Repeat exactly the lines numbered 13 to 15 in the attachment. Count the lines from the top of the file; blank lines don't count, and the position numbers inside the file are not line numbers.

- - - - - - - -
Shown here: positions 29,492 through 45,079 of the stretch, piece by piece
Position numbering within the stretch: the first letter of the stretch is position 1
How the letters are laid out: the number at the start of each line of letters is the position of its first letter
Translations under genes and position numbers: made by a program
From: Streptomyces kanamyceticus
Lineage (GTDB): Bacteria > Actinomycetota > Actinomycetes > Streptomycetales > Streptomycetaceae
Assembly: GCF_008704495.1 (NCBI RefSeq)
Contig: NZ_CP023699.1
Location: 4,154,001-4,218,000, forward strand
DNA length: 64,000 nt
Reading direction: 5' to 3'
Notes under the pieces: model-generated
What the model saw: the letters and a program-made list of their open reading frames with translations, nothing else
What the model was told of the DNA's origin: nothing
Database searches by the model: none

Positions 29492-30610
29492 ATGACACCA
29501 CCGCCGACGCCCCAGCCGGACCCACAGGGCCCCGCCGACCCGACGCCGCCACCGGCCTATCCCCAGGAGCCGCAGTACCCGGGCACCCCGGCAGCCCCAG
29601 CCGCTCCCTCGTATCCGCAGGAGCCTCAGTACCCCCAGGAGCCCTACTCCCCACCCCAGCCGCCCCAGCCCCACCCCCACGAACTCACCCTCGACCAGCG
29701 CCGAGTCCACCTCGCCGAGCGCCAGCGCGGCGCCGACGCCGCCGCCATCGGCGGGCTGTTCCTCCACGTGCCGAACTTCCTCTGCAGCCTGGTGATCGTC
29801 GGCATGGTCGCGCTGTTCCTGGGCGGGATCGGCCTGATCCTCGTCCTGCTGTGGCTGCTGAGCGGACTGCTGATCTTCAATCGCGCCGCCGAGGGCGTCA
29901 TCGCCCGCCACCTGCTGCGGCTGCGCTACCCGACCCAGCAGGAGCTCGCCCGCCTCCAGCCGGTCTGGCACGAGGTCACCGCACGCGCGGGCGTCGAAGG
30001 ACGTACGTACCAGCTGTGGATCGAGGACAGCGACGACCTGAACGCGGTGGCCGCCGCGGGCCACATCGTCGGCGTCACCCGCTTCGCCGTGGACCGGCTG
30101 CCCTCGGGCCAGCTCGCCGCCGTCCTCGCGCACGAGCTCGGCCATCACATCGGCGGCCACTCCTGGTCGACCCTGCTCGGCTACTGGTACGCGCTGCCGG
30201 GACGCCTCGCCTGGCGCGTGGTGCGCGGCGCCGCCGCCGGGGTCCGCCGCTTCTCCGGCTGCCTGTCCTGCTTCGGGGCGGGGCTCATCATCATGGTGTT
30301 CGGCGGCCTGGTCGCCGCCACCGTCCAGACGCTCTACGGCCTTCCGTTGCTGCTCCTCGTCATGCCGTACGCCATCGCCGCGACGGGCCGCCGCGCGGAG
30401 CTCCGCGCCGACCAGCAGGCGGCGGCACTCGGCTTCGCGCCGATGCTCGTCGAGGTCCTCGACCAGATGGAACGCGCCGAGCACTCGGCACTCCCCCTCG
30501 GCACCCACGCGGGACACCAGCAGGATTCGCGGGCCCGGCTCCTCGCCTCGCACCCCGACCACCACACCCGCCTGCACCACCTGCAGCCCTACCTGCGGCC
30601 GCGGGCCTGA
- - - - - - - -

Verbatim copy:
What the model saw: the letters and a program-made list of their open reading frames with translations, nothing else
What the model was told of the DNA's origin: nothing
Database searches by the model: none